Triple Lock risks the State Pension rising three times faster than prices or earnings – and outpacing working age benefits yet again

The ‘Triple Lock’ is on course to increase the cash value of the State Pension by 7.6 per cent between 2020 and 2022, compared to 2.5 per cent and 1.5 per cent increases in prices and earnings respectively, largely due to the coronavirus crisis causing earnings to fall this year and spike next year, according to a new report published today (Friday) by the Resolution Foundation.

The report, Locked In, considers the outlook for the State Pension as a result of the Triple Lock’s interaction with a tumultuous period for earnings growth over the next two years.

The Triple Lock sees the State Pension rise each April in line with the highest of wage growth (measured by growth in total pay in the Average Weekly Earnings series for the previous May to July), price rises (based on the Consumer Prices Index for the previous September), or 2.5 per cent.

Working-age benefits are uprated in line with CPI in September, though they have been capped or frozen in cash terms for much of the last decade. The result is that while the basic State Pension was 56 per cent higher than the main rate of unemployment benefit in 2014, by 2019 it was 77 per cent higher.

The Foundation notes that while there is much uncertainty around pay growth, the Bank of England is forecasting an unprecedented 2 per cent fall in nominal wages in the current calendar year, followed by a 4 per cent increase next year.

And with the critical May-June period this year covering the peak of furloughing, and severely constrained economic activity, the Foundation’s analysis shows that the Bank of England’s forecasts are consistent with average earnings falling by as much as 3.3 per cent year-on-year during this period.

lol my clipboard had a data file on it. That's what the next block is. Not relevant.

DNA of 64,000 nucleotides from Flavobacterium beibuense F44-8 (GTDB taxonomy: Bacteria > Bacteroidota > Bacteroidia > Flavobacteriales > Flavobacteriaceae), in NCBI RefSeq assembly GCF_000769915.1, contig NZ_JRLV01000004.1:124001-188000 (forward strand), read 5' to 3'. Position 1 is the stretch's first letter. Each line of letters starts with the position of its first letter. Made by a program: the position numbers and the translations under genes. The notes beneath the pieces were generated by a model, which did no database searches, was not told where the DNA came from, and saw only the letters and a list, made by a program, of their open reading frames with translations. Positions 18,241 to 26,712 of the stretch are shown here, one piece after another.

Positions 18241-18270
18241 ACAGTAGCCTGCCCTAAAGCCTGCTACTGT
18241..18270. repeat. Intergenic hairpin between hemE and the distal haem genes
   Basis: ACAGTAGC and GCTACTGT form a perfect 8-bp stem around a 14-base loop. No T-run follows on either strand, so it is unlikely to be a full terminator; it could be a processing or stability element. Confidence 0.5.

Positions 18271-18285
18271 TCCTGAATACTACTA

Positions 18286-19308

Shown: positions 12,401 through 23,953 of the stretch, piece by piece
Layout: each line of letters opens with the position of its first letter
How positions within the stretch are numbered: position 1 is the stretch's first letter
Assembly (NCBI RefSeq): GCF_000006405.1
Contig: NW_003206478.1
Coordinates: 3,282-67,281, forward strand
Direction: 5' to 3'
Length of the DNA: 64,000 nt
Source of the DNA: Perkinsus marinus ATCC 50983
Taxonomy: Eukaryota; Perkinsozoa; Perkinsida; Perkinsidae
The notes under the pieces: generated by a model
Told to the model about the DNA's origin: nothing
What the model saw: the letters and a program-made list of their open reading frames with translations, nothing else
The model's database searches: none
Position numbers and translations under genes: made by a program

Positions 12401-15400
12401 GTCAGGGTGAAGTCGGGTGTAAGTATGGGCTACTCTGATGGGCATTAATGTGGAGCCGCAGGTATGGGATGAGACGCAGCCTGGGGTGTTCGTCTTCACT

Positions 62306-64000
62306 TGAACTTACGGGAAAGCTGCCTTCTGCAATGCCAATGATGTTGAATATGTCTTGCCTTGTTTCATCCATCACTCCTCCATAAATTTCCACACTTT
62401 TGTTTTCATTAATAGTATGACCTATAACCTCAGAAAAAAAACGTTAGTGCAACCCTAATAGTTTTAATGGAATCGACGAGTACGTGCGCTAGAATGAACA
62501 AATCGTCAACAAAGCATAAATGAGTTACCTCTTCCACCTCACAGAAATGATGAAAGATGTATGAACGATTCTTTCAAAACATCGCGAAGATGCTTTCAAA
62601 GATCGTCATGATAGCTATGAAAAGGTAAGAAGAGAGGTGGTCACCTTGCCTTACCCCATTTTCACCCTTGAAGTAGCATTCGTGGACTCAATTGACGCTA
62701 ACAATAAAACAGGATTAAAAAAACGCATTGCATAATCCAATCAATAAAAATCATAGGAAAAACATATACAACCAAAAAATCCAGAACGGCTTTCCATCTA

This low base could see pay rebound by around 5 per cent in May-July 2021 – the highest measured pay growth during this period in 20 years – despite underlying pay growth being very weak.

Such a pay outlook would prompt a 2.5 per cent rise in the State Pension next year (as inflation is forecast to be well below 2.5 per cent) and a 5 per cent increase the year after, giving a two-year increase of 7.6 per cent.

A 7.6 per cent increase would be three times as high as the increase in prices (2.5 per cent) or earnings (1.5 per cent) over the two-year period, and would cost £3bn more in 2022 than if it had kept pace with earnings, and £2.1bn more than if it had kept pace with inflation.

The Foundation says such increases are hard to justify as they stand in stark contrast to both weak earnings growth among the working age-population, and much slower rises for working-age benefits.

This is because the £20 a week boost to the basic rate of Universal Credit this year is set to be reversed next April. The result is that over the two years to 2022, the 7.6 per cent rise in the State Pension would contrast with an 18.9 per cent fall in the value of the main rate of unemployment benefits.

To address these problems the Foundation argues that, at a minimum, the Government should temporarily switch to operating the Triple Lock over the coming two years as a whole, with the State Pension rising by a 5 per cent backstop. This will exceed two-year growth in earnings or inflation.

A better approach would be to permanently uprate the State Pension via a ‘smoothed earnings link’. This would see long term growth in line with earnings, but with temporary protections for years when price rise faster than earnings.

Laura Gardiner, Research Director at the Resolution Foundation, said:

“The Triple Lock was announced a decade ago as a long-overdue move to restore the link between the State Pension and earnings. But while that aim may be laudable, the policy itself is a mess and needs to be replaced.

“As a result of the volatile earnings growth that the lockdown has driven, the Triple Lock will see the State Pension increase by 7.6 per cent between 2020 and 2022. That is at least three times the expected increase in prices or indeed wage rises that workers are likely to see.

“Such a large increase is particularly hard to justify when it will be working-age families feeling the greatest pinch from Britain’s jobs crisis.

“The Government should scrap the Triple Lock and move to a much clearer policy of setting a clear objective for the value of the State Pension, and then holding it there via a smoothed earnings link.”